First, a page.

• Infants, older children, and adults react to different foods.

• There is some evidence that food allergy prevalence may be increasing, i.e., a temporal change, in parallel to the rise in inhalation allergies seen in many parts of the world.

• Of the large variety of ingested food proteins, it is a relatively small number that seem to act as food allergens.

These paradoxes have been recognized for quite some time [1]; however, in recent years, new biological research has accumulated which may help explain these observations and use the knowledge to prevent or reduce the occurrence of new sensitizations and food allergies.

In evaluating the safety of new proteins in the human food chain, including the safety evaluation that precedes the introduction of genetically modified organisms (GMO), the predominant focus in relation to allergy has so far been on the elicitation phase of the allergic response. Fewer data and experimental models exist in relation to the mechanisms of induction of the sensitization phase or its prediction. To provide a state-of-the-science review, an international symposium titled “Sensitizing Properties of Proteins” was held in April 2012 in Prague, Czech Republic, bringing together over 70 scientists from academia, government, and industry. The meeting was organized by the Protein Allergenicity Technical Committee (PATC) of the International Life Sciences Institute’s (ILSI) Health and Environmental Sciences Institute (HESI). The purpose of the symposium was to present data on the current state of the science regarding the sensitizing properties of proteins in relation to food allergy. Experts from various disciplines and fields provided overviews on known mechanisms by which proteins in foods may cause sensitization. Also discussed was the ability of experimental models to predict the sensitizing potential of proteins and whether such experimental techniques are applicable within regulatory settings. Information and context from these presentations are described in three accompanying reviews [2-4]: 1) food-and protein-related factors; 2) host-immune factors and 3) screening methods, i.e., the ability of experimental models to predict the sensitizing potential of proteins and whether such models are applicable within regulatory settings. This summary focuses on how the field of protein sensitization from food, including test systems, has developed, and identifies the most recent research trends and unanswered questions.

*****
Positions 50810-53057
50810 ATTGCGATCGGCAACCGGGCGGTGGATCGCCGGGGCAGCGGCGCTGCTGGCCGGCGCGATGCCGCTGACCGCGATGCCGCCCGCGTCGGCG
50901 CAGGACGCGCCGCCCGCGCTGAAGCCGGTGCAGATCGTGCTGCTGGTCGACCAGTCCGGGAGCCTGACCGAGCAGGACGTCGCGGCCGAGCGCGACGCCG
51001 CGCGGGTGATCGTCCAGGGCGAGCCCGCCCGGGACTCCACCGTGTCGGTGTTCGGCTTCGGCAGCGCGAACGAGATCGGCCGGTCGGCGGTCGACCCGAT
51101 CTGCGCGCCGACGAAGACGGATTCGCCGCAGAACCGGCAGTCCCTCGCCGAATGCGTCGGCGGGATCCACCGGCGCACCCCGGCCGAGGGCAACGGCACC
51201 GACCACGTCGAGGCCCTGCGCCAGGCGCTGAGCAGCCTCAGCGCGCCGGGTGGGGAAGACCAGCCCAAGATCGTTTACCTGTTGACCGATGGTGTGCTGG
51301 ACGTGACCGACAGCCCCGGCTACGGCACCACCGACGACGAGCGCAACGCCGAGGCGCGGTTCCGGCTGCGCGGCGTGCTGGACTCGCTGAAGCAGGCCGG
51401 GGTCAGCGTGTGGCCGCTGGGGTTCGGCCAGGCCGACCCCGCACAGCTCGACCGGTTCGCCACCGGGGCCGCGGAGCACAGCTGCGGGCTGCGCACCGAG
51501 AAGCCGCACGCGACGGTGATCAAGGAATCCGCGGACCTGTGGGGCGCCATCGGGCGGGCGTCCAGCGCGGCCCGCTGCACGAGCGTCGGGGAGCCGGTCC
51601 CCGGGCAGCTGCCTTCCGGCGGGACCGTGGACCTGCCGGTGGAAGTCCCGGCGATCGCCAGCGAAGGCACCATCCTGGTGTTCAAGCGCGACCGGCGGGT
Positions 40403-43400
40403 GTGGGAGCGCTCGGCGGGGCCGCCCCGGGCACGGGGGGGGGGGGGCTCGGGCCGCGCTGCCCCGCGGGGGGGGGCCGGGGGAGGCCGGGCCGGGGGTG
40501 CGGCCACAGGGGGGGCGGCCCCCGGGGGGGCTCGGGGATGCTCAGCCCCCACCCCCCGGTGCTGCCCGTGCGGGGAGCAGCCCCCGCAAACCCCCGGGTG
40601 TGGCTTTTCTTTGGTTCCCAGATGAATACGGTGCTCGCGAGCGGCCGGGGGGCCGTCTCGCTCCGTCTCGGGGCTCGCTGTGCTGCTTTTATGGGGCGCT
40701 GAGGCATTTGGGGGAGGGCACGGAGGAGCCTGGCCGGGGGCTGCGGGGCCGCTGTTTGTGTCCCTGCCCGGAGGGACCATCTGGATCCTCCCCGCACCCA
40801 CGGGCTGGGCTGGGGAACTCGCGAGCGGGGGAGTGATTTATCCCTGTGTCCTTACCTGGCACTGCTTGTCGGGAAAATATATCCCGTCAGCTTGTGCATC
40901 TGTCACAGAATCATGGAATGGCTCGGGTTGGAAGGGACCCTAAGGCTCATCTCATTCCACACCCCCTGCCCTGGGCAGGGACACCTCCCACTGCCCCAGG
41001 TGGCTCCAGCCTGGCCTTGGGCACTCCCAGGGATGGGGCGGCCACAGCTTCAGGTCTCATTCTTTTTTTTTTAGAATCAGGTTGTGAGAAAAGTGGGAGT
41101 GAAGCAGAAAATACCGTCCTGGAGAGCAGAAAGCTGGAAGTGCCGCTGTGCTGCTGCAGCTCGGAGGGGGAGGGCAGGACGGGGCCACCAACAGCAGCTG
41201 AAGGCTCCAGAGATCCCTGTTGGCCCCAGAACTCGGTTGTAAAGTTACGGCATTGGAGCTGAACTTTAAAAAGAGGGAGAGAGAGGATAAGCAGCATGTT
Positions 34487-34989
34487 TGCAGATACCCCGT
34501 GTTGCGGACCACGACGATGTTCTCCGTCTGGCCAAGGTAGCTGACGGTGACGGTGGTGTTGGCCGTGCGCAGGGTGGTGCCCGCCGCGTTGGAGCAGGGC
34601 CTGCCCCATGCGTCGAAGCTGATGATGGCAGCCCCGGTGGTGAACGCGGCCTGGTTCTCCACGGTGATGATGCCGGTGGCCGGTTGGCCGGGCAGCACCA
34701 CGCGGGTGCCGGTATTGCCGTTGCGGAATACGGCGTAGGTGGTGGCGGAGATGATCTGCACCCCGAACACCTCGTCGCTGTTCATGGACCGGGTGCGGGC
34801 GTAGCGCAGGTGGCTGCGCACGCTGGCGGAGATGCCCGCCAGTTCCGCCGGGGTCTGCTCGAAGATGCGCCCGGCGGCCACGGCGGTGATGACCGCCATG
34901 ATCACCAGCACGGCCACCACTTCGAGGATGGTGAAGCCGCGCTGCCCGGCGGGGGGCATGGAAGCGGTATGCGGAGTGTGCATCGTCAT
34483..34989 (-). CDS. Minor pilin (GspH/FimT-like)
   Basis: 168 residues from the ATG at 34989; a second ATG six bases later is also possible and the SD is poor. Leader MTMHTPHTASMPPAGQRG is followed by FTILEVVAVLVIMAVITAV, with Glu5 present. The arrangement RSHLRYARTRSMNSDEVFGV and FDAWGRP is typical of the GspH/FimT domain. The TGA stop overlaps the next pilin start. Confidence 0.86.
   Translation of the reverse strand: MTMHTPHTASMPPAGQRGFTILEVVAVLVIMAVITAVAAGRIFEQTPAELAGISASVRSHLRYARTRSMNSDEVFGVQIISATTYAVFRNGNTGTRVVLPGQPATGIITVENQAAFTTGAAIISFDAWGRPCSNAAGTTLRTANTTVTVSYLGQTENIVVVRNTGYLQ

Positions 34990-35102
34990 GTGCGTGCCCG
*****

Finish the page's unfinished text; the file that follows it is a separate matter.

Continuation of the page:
The process of sensitization to a food allergen represents an interplay between host-immune factors, the food, and the circumstances under which exposure takes place. It may be assumed that when infants develop food allergy to cow's milk protein after ingesting large amounts of milk the route of sensitization is oral via the digestive tract. On the other hand, it is well documented that a large proportion of food allergies occurring in adults and adolescents stems from cross-reactivity between food proteins and allergens derived from pollen where the route of sensitization is believed to be via inhalation. For foods such as peanuts and other legumes, fish, and shellfish, the route of sensitization is less clear with transdermal and inhalation routes having been suggested in addition to oral sensitization.

Food and protein-related factors